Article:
Sublethal effects of permethrin on the chemical communication system of the pink bollworm moth Pectinophora gossypiella.код для вставкиСкачать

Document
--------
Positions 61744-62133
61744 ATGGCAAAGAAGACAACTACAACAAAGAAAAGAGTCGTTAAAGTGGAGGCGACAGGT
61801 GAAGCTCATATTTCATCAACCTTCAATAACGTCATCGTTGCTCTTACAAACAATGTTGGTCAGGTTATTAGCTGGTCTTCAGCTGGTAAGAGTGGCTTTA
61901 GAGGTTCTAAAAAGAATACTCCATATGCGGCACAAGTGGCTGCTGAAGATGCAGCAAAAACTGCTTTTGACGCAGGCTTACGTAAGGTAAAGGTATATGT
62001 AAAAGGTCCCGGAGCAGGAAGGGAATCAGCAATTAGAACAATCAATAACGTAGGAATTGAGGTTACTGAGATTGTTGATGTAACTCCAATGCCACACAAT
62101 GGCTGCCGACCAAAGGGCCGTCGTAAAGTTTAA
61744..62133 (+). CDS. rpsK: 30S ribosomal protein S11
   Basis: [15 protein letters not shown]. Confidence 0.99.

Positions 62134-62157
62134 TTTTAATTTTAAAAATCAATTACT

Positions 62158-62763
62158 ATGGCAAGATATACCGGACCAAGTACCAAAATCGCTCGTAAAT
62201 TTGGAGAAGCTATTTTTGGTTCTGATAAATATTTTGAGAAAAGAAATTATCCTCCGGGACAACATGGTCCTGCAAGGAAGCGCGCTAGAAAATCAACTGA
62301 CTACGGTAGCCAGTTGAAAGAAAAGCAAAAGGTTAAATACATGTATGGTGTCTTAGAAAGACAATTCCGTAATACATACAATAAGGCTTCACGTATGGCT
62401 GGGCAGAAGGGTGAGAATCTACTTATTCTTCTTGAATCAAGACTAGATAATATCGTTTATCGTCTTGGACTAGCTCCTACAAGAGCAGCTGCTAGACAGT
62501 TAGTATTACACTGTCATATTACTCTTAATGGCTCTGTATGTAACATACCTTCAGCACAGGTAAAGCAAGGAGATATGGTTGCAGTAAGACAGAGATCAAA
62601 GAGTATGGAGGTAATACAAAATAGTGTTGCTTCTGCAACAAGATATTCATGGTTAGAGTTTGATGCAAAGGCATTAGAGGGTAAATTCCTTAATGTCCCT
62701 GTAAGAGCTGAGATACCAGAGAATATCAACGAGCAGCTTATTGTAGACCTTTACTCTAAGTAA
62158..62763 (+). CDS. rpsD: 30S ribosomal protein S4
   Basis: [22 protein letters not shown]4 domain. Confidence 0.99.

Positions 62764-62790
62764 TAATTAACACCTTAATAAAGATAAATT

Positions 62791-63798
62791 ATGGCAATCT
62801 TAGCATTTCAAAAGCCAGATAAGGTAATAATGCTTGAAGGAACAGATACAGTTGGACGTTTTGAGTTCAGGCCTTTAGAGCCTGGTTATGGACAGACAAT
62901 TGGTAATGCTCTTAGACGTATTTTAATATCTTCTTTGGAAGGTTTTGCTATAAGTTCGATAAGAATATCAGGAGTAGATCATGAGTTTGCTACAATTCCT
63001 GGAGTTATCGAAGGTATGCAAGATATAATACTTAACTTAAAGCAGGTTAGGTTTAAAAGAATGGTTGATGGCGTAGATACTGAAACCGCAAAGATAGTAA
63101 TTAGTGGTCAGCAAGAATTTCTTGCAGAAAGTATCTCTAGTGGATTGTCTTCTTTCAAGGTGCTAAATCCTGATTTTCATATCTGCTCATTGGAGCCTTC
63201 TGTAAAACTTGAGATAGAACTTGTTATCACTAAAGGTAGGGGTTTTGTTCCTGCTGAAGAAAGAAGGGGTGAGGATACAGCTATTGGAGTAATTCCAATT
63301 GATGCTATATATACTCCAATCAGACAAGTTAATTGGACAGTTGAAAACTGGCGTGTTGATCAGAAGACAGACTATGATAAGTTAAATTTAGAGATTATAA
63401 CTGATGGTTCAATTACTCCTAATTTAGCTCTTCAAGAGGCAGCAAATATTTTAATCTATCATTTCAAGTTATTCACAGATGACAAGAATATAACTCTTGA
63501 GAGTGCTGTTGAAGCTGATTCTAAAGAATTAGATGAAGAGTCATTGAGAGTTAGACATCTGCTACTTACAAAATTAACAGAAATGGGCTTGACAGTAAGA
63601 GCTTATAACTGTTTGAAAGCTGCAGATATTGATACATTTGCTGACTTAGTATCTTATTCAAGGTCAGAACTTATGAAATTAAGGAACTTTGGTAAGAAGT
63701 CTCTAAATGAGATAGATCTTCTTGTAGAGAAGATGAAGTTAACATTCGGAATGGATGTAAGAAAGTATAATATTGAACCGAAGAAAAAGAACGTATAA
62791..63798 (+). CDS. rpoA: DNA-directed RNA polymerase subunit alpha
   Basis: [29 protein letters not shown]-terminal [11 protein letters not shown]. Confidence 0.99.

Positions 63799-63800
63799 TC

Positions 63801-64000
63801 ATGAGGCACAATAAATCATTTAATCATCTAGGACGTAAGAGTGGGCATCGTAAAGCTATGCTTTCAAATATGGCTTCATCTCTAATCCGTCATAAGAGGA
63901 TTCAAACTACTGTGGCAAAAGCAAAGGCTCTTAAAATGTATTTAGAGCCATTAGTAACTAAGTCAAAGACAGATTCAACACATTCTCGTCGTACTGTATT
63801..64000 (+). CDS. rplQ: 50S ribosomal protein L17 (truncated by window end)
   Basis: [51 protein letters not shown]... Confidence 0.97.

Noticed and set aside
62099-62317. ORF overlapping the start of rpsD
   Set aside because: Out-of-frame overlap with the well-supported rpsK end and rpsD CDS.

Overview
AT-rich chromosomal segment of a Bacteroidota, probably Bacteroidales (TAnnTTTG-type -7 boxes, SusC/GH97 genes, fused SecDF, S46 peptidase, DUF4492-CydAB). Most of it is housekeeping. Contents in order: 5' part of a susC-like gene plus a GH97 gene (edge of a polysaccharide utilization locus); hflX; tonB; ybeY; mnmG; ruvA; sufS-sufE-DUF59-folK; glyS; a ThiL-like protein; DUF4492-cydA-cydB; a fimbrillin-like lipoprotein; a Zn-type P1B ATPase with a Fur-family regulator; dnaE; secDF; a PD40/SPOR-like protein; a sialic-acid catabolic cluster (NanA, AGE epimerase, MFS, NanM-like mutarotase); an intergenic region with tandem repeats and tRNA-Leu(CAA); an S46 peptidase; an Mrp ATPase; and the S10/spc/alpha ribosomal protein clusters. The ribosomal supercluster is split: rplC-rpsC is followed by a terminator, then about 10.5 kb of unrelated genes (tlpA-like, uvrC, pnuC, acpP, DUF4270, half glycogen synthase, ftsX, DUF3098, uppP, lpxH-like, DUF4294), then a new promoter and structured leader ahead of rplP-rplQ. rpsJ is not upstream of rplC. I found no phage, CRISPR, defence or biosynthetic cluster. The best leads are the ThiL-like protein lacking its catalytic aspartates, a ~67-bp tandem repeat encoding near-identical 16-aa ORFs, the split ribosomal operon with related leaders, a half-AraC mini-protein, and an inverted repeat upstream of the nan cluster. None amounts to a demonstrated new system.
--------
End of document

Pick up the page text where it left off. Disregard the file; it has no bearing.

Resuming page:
Archives of Insect Biochemistry and Physiology 2:283-293 (1985) Sublethal Effects of Permethrin on the Chemical Communication System of the Pink Bollworm Moth, Pednophora gossypie//a K.F. Haynes a n d T.C. Baker Division of Toxicology and Physiology, Department of Entomology, University of California, Riverside Topically applied sublethal doses of permethrin can interrupt chemical communication between the sexes of Pectinophora gossypiella by affecting both the signaler and the responder. The probability of calling by females is reduced when they are treated with doses of permethrin which are much less than the LD5,. Similarly, key stages in the behavioral response of males t o sex pheromone are effectively blocked at these low doses. Males recover from these effects 4 days after treatment, but calling by females i s still significantly reduced at this time. Chemical control of P. gossypiella populations with permethrin may not be limited to mortality, and potentially includes effective control of behavioral aspects of chemical communication. Key words: Pectinophora gossypiella, sublethal, permethrin, behavior, communication, pheromones INTRODUCTION To determine the full potential for chemical control of insect populations, it is critical to examine more than just the direct effects of compound on mortality, since sublethal doses may influence behaviors important in survival and reproduction. For example, sublethal doses of insecticides have been shown to adversely affect feeding of some blood-sucking Diptera [l], foraging by honeybees [2,3], pupation behavior of larval Dunuus gilippus berenice (Cramer) ,acoustical communication in Achetu domesticus L. [ 5 ] , mating in Glossinu morsituns morsituns Westw. ,the wing fanning response of male Pectinophora gossypiellu (Saunders) to pheromones [7l, and the pherAcknowledgments: We thank the Cotton Pest Control Board of California for funding this study. We appreciate the technical assistance of R.S. Vetter for dosing the moths and drawing the figures. Received October 1,1984; accepted January15,1985. Address reprint requests to K.F. Haynes, Division of Toxicology and Physiology, Department of Entomology, University of California, Riverside, CA 92521. 0 1985 Alan R. Liss, Inc. 284 Haynes and Baker omone-mediated flight behavior of Grupholifu molesfa (Busck) . The potential for control of behavior with neurotoxicants is just beginning to be realized, but these early studies have already revealed that the current paradigm for testing insecticides will have to be reexamined, since the objective of pest control is population management, which is not limited to mortality factors. Our objective was to document the effects of sublethal doses of permethrin on the chemical communication system of the pink bollworm moth, P. gossypiellu. We report on the effects of permethrin at low doses on key stages in the behavioral responses of males, including upwind flight to the pheromone source in a flight tunnel. In addition, our study includes an analysis of the effects of permethrin on the periodicity and probability of calling behavior by females. This behavior involves eversion of the ovipositor and the associated sex pheromone gland. The net effect of this sublethal behavioral modification is to interrupt chemical communication between the sexes. MATERIALS AND METHODS Insects Larval P. gossypiellu were reared on a shredded wheat germ diet modified from that described by Adkisson et a1 . Pupae were separated according to sex, and males and females were held in 25 x 25 x 30 cm screened cages housed within separate environmental chambers (L:D 14:10; temperature ca. 30°C:25"C). Pupae were removed from the cages daily, leaving adults that had emerged over the previous 24-h period. This procedure ensured that the ages of the insects were known. Adults had access to 8% sugar water. Insecticide and Dosing Technical grade permethrin was provided courtesy of ICI Americas Inc., Pikeville, NC (91% active material), and was diluted in glass-distilled acetone. New solutions were prepared weekly. Moths were cold-anesthetized 0-3 h after the start of a photophase, and were dosed topically on the venter of the abdomen with 0.5 pl of insecticide solutions. Behavioral Observations The behavioral responses of males were observed in a flight tunnel described by Vetter and Baker [lo]. Males dosed with permethrin were loaded into individual screen cages (3.3cm dia. by 3.5 cm) with plastic lids. Caged males were transferred from their environmental chamber to the darkened room that housed the flight tunnel ca. 0.5 h before assays were to be started. Assays were run between 7 and 9.5 h after the initiation of scotophase under specific environmental conditions (0.3 lux from incandescent white lights; supplemental incandescent red lighting; temperature ca. 26°C; wind speed 0.5 mls). Individual males were released from a sheet metal platform 15 cm above the floor of the flight tunnel and 1.4 m directly downwind from the pheromone source. The pheromone source was a rubber septum impregnated with 1mg of a 56:44 blend of (Z,Z)-: (Z,E)-7,ll-hexadecadienyl acetate (> 95% free of other pheromonelike volatile impurities as determined by Sublethal Effects on Behavior 285 GLC* analysis on a 3 m x 4 mm (OD) glass column packed with 4 g of 10% Silar 1OC on acid-washed 100 to 120-mesh Chromosorb at 175°C and N2 flow rate of 30 mllmin). The septum was fixed to a sheet-metal platform 15 cm above the floor of the tunnel and equidistant from the sides of the tunnel. The behavioral response of males was noted in the following categories: wing fanning in the release cage; flight; upwind flight (flying upwind within the pheromone plume); and contacting the pheromone source. Ryan’s [ll] multiple-comparison test for proportions was used to evaluate differences in the conditional probabilities of transitions between these behavioral categories. In addition, the latency of flight was recorded. Each male was given 30 s to complete each behavioral transition, with the exception of the moths that were flying upwind; these moths were allowed to locate the source or terminate their flight. Treated females were individually transferred to screen cages (4.0 cm diam. x 3 cm) 0-1 h after the start of a photophase, and hourly observations of calling behavior were conducted throughout the following scotophase. The calling posture of the pink bollworm consists of a ventral flexion of the abdomen, extrusion of the ovipositor and associated sex pheromone gland, and elevation of the distal ends of the wings . These behaviors were observed with dim red backlighting in an otherwise dark room. At an hourly observation period each female was noted as either calling or not calling. The probit analysis of calling behavior used data from the observations at 8 h into the scotophase. The duration of the effects of permethrin was observed in both males and females. One-day-old adults were treated with the insecticide (6 nglmale and 10 nglfemale) ca. 1 h after the end of the scotophase. On successive days, previously untreated individuals were dosed with permethrin. This procedure was repeated until there were four groups of individuals of the same age, but treated on 4 consecutive days. On the fourth day a control group was also treated with 0.5 pl of acetone. Observations of pheromone-stimulated behavior and calling were made during the following scotophase. RESULTS The probit lines (Fig. 1) for lethal effects 96 h after treatment revealed differences between males and females, reflecting only in part the difference in average body weight (males averaged 11.6 k 1.14 (SD) mg; females averaged 15.8 f 2.42 mg). The 96-h values were selected because they were reproducible and because they were utilized in a previous study by other researchers [7J. Very little mortality ( c 10%) occurred by 24 h after treatment even at the highest dose tested (50 nglmoth). The 96-h LD50 for males (n = 50) was 14.4nglmoth, while that for females was 23.7 nglmoth. Sublethal doses of permethrin (3-10 nglmoth) adversely affected several stages in the response of male P. gossypieZZu to sex pheromone (Table 1). *Abbreviations: CNS = central nervous system; GLC = gas-liquid chromatography; LDSo= lethal dose resulting in 50% mortality. 286 Haynes and Baker 0.1 1.0 10 100 PERMETHRIN ( n g l r n o t h ) Fig. 1. Probit lines for lethal (solid lines) and sublethal effects (dashed lines) of permethrin on male and female Pectinophora gossypiella. Sublethal effects are probabilities of not calling for females, and probabilities of not locating the pheromone source for males. Both behavioral responses were corrected for control response by Abbott’s formula. Generally, there was a decreasing probability that a male would complete the transitions from stationary to wing fanning, stationary to flight, and flight to upwind flight as the dose of permethrin was increased from 3 to 10 nglmoth. In addition, the behavioral response for the first two transitions was already significantly attenuated at the 3 nglmoth dose relative to the control treatment. Given that a male was progressing upwind in the pheromone plume, there was no longer an inverse relationship between the insecticide dose and the conditional probability of the transition to contacting the pheromone source. Thus the specific transition from orientation to source contact did not contribute to the overall decrease in source location by poisoned males. The latency of the flight responses was also affected by the dose of permethrin. Male P. gossypiella took significantly longer to take flight at the 10, 8, and 6 nglmoth doses than in the control or 3 nglmoth treatments (Table 1). These effects of permethrin cannot be attributed simply to a poisoning of the flight muscles or the motor output for flight since 95% of the males treated with 10 nglmoth, the highest dose tested, were capable of sustained flight when tossed into the air following behavioral assays. The effects of permethrin on males at the 6 nglmoth level were temporary in that there was a significant trend toward recovery over the course of 4 days (Table 2). Four days after permethrin treatment none of the behavioral transitions in mate-locating was significantly different from that observed in the acetone-treated group. There was also a significant trend toward recovery in the latency of the flight response (Table 2). 0.744a 0.520b 0.338~ 0.238~ 0.075d Stationary to wing fanning 0.969a 0.831b 0.625~ 0.369d 0.181e 0.761a 0.632ab 0.540ab 0.458b 0.517ab 0.669a 0.714a 0.741a 0.815a 0.733a Conditional probability of transition Stationary to Flight to Upwind flight to flight upwind flight source contact 0.494a 0.375a 0.250b 0.138~ 0.069~ Stationary to source contact 3.3 f 2.35b 5.0 f 4.36b 8.5 k 6.90a 9.8 k 7.37a 9.2 + 5.59a Mean latency* of taking flight ( s k SD) Stationary to wing fanning Conditional probability of transition Stationary to Flight to Upwind flight to flight upwind flight source contact Stationary to source contact Mean latency* of taking flight (s +_ SD) 7.2 f 3.64a 1 0.220c 0.44oc 0.364a 0.750a 0.120b 2 0.300bc 0.540~ 0.481a 0.846a 0.220ab 5.7 f 3.66ab 3 0.380abc 0.860b 0.279a 1.000a 0.240ab 4.7 f 4.15bc 4 0.540ab 0.940ab 0.468a 0.909a 0.400a 4.1 f 2.57bc Control** 0.620a 1.000a 0.480a 0.792a 0.380a 3.1 f 2 . 2 2 ~ Proportions in the same column are significantly different if they do not share a letter in common (P < 0.05; Ryan's [ll] multiple-comparison test for proportions). Mean latencies in the same column are significantly different if they do not share a letter in common (P < 0.05; analysis of variance followed by Duncan's Multiple-Range Test). The initial sample size at each dose was 50 males. *Time from introduction of moth into flight tunnel to initiation of flight. **Moths in this group were dosed with 0.5 ~1 acetone 1day before the behavioral assay. Interval = time between treatment and observation. Interval (days after treatment) TABLE 2. Duration of the Effects of a Sublethal Dose (6.0 nglmoth) of Permethrin on Key Behavioral Responses of Male Pectinophoru gossypiellu to Sex Pheromone Proportions in the same column are significantly different if they do not share a letter in common (P < 0.05; Ryan's 1111multiple-comparison test for proportions). Mean latencies in the same column are significantly different if they do not share a letter in common (P < 0.05; analysis of variance followed by Duncan's Multiple-Range Test). The initial sample size at each dose was 160 males. *Time from introduction of moth into wind tunnel to initiation of flight. "Moths in this group were dosed with 0.5 pl acetone. 0** 3.0 6.0 8.0 10 Dose (nglmoth) TABLE 1. Influence of Sublethal Doses of Permethrin on Key Behavioral Responses of Male Pectinophora gossypiella to Sex Pheromone v 01 h) $' 2 r CD 2rn la 2 % D.I e C v) 288 Haynes and Baker Calling behavior by females was significantly affected by sublethal doses of permethrin (Fig. 2). At the peak period of calling (8 or 8.5 h after the initiation of scotophase), there was a significant difference between the probabilities of calling of acetone-treated and both 25- and 10-ng-treated females (P < 0.05; Ryan's multiple-comparison test for proportions). In addition, the proportion of females calling decreased progressively from 3 to 15 nglmoth. These sublethal doses of insecticide apparently affected the probability of calling, but not its periodicity (Fig. 2). Recovery of calling behavior of females dosed at 10 nglmoth was incomplete 4 days after treatment (Fig. 3). At the peak time of calling, 8 and 8.5 h after the initiation of the scotophase, there was a significant difference in the proportion of females calling between acetone- and permethrin-treated moths regardless of the interval between treatment and observation (1to 4 days). There were no significant differences in the proportion of females calling among the females treated at the various intervals before observation at this time. However, there was a trend toward recovery (P < 0.05; Kendall rank correlation test). 8 0, 80- I_ Control 3- l l c 40- 200 80 ' eol 3 ' ' . ' . ' I . n I T nn nglmoth t :u 20- 0 - 80 ' ' ' I I n I 16 nglmoth 80 20 0 1 2 3 4 6 8 7 8 0 (011 HOURS AFTER INITIATION OF SCOTOPHASE Fig. 2. Sublethal effects of permethrin on calling behavior by female Pectinophora gossypiella. Horizontal black bars represent the scotophase. Control moths were dosed with 0.5 pi of acetone, and other moths were dosed with the designated quantity of permethrin in 0.5 pl of acetone immediately after the scotophase preceding observations. Sublethal Effects on Behavior I nn 8oj Control 289 4020- Post-treatment 40 20- 1 t Post-treatment 3rd day Post-treatment 6 ~ 1 4-37 20- 4 t h day Post-treatment go40- 200 o i 2 3 4 ~ 6 1 a e i o i t HOURS AFTER INITIATION O F SCOTOPHASE Fig. 3. Duration of sublethal effects of permethrin on calling behavior of female Pectinophora gossypiella. Control moths and first-day posttreatment moths were dosed immediately after the scotophase preceding observations. Other groups were dosed at 24-h increments before this time. Horizontal black bars represent scotophase. Probit analysis can be applied to sublethal as well as lethal effects (Fig. 1). The probit lines for sublethal effects of permethrin occurred at lower doses than those for lethal effects in both males and females. Sublethal effects on males were analyzed at ca. 22 h after treatment because the effects were maximal at the time. Since 50.6% of control males did not contact the pheromone source and 34.0% of control females did not call at the peak time, Abbott’s formula correcting for control response was utilized to determine the probit values. The lack of response in males and females was not due to a solvent effect, since similar levels of response were observed in untreated moths in other experiments. From this probit analysis it was calculated that a dose of 5.6 nglmale would result in a 50% decrease in location of the pheromone source 22 h after treatment. This dose corresponds to a calculated 96 h LD of only 1.1%. A dose 9.9 nglfemale would result in a 50% decrease in calling behavior, whereas the same dose would lead to only 1.5%mortality at 96 h. No mortality or other symptoms of poisoning were observed at the 290 Haynes and Baker time of the behavioral assay even at the highest doses tested: 10 nglmale and 15 nglfemale. DISCUSSION The response of male moths to sex pheromone is complex and often involves a sequence of behaviors that results in the males locating a source of pheromone . The behavioral sequence often begins with the male fanning his wings when he first perceives the pheromone at a distance downwind from the source (called wing fanning or activation). The sequence then proceeds through a series of transitions from flight to upwind flight (which includes a series of narrow zigzags as the male progresses upwind in the pheromone plume) and upwind flight to contacting the source of pheromone. The flight behaviors have been found to result from a complex integration of visual feedback from wind-induced drift with a chemically modulated program of counterturning [14-161. The complexity and sequential nature of the behavioral responses to sex pheromones suggest that their initiation and maintenance may be unusually vulnerable to neurotoxicants that affect the sensory system or the CNS pathways integrating olfaction and vision. We have found that sublethal doses of permethrin affect the behavior that leads to a male locating a source of sex pheromone (Table 1).The activation response (the transition from stationary to wing fanning) was dramatically influenced by these low doses of permethrin. Floyd and Crowder [7l found this effect in male survivors of 96 h LD50 and LDBOdoses of permethrin. We observed a significant effect on wing fanning 20-23 h after treatment at 3 ngl moth; this dose corresponds to a calculated value of less than 1%mortality at 96 h. Floyd and Crowder did not observe a decrease in mating when the LD50 and LDSo survivors were confined in small cages with females; thus it would appear that close-range courtship behaviors were not affected by these insecticide treatments. We have documented that some of the behaviors that are involved in long-range mate-locating behaviors were affected by sublethal doses of permethrin, such as the transition from stationary to flight and the transition from flight to upwind flight, and thus the ability of males to locate females would be dramatically affected. The transition from flight to upwind flight includes the initiation of narrow counterturning modulated by pheromone (which has also been called “locking on” to the pheromone plume). The next transition from upwind flight to contacting the source of pheromone was not adversely affected by permethrin. This finding has two alternative explanations: 1) the behavior seen in orientation and source contact is not influenced by the sublethal doses of permethrin; or 2) the behaviors in upwind flight and source contact involve elements of the previous transitions, and thus selection against the affected individuals had already occurred. The latter explanation seems most likely. It is important to emphasize that the overall impact of the sublethal doses of permethrin was a substantial decrease in the ability of males to locate a source of pheromone. Recently it has been reported that sublethal doses of permethrin adversely affected the number of males that initiated upwind flight in G. molestu . Sublethal Effects on Behavior 291 Apparently, once upwind flight was initiated there was no further decrease in the behavioral response. In these aspects the effects of permethrin on G. molesfa are strikingly similar to the effects on P. gossypiella. Significant effects on pheromone source location were observed at doses as low as 0.1 pglmoth of permethrin in G. molesfa . In contrast, in P. gossypiella similar effects were observed at 6 nglmoth. Apparently, G. molesfa is much more sensitive to the sublethal effects of permethrin than P. gossypiella. However, G. rnolesta is also much more sensitive to lethal effects of permethrin  than P. gossypiella. In terms of ratio between sublethal and lethal effects the two species may be very similar, but differences in experimental design preclude more detailed comparisons. An effect of sublethal doses of permethrin on calling by females has not been documented before this study. The release of pheromone in P. gossypiella and most other species of moths depends on an active behavioral process of everting a pheromone gland. In most species this activity is confined to a discrete period in the daylnight cycle [lq.We found that sublethal doses of permethrin substantially decreased the probability that females would call, without affecting the periodicity of this activity (Fig. 2). Chadd and Brady [l] found a similar effect of permethrin on the unrelated behavior of probing in Glossina austeni Newst. The response was reduced substantially when treated with 0.6 nglfly, but the periodicity of the response remained unchanged. The effect of permethrin on the behavior of calling in female P. gossypiella would be expected to curtail mating since the males are dependent on the volatile pheromone released by the female . For the effects of permethrin to aid substantially in pest control, either they must be long-lived or there must a way to ensure continuous or frequent contact with the material. It appears the male P. gossypiella recovered from the sublethal effects of a 6-ng dose of permethrin over the course of 4 days. This contrasts to some extent with the finding in females, where a significant decrease in calling behavior was still observed 4 days after treatment (Fig. 3). A trend toward recovery in these females was apparent. Since permethrin has a relatively good residual activity on foliage , there is a good possibility for repeated contact with the toxicant. In addition, pyrethroid insecticides have been added to the polybutene adhesive (BioTac)that is used to stick the pheromone sources to the cotton plant when pheromone is used in mating disruption . When male moths contact these pheromone sources, they may pick up sublethal doses of permethrin with the adhesive and thus carry the material with them after they leave the pheromone source. The observed effects of the sublethal doses of permethrin could be due to action on the peripheral or central nervous system or the muscular system. Because 95% of males at the 10-ng dose were capable of sustained flight when thrown into the air, it seems likely that the effect is not on the muscular system. Miller and Adams , in reviewing the evidence for central vs peripheral action of pyrethroids on the housefly nervous system, conclude that there is evidence that some pyrethroids are acting at both levels. Kaissling demonstrated that (+) trans-permethrin affected the response of olfactory sensory neurons of Antheraea polyphemus to pheromone. At first the effect was an enhancement of impulse-firing upon pheromone stimulation, 292 Haynes and Baker but over time (after 30 min) the receptor cell became blocked. Since a large number of poisoned male P. gossypiella were perceiving the pheromone (as evidenced by a behavioral change) but not going through the complete sequence of behavioral transitions, this suggests that the sensory system was not completely shut down. The signal from the sensory system could have been changed quantitatively or qualitatively. It seems most likely that the observed effect on behavior results from both sensory and central actions of permethrin. Communication systems of insects seem to be logical targets for neurotoxicants, since both a signaler and a receiver are involved, and the behaviors involved are some of the most complex seen in arthropods. Acoustical communication in Achetu domesticus L. is interrrupted by sublethal doses of parathion, dieldrin, and carbaryl, resulting from an inability of males to produce the normal calling or courtship songs [ 5 ] .Schricker and Stephen  have documented that sublethal doses of parathion interfere with the communication of the direction of a source of food during the elaborate "communication dance" of scout honeybees (Apis mellifera L.). In both of these examples the effect was studied on the signaler. We have documented effects on both the signaler and receiver in the chemical communication system of the pink bollworm moth. Perhaps the most important aspect of this research, and of all previous studies of sublethal effects of insecticides, is the emphasis on the need for a new dialogue on the methods that are currently used for selecting chemicals for control of insect populations. We documented distinct differences between the doses of permethrin necessary for lethal and sublethal effects, and the latter effects could be expected to interfere with reproduction in P. gossypiella. Thus, tests that utilize mortality for screening insecticides would overlook the materials that could actively interfere with behaviors important to survival or reproduction. In an extreme case a material could be rejected for economic or environmental reasons when it was assessed solely on the basis of mortality that could have been effective in population management at a fraction of the cost and with a minimal environmental impact. LITERATURE CITED 1. Chadd EM, Brady J: Sublethal insecticide effects on the probing responsiveness of tsetse flies and blowflies. Physiol Entomol 7, 133 (1982). 2. Cox RL, Wilson WT: Effects of permethrin on the behavior of individually tagged honey bees, Apis melliferu L. (Hymenoptera: Apidae). Environ Entomol 13, 375 (1984). 3. 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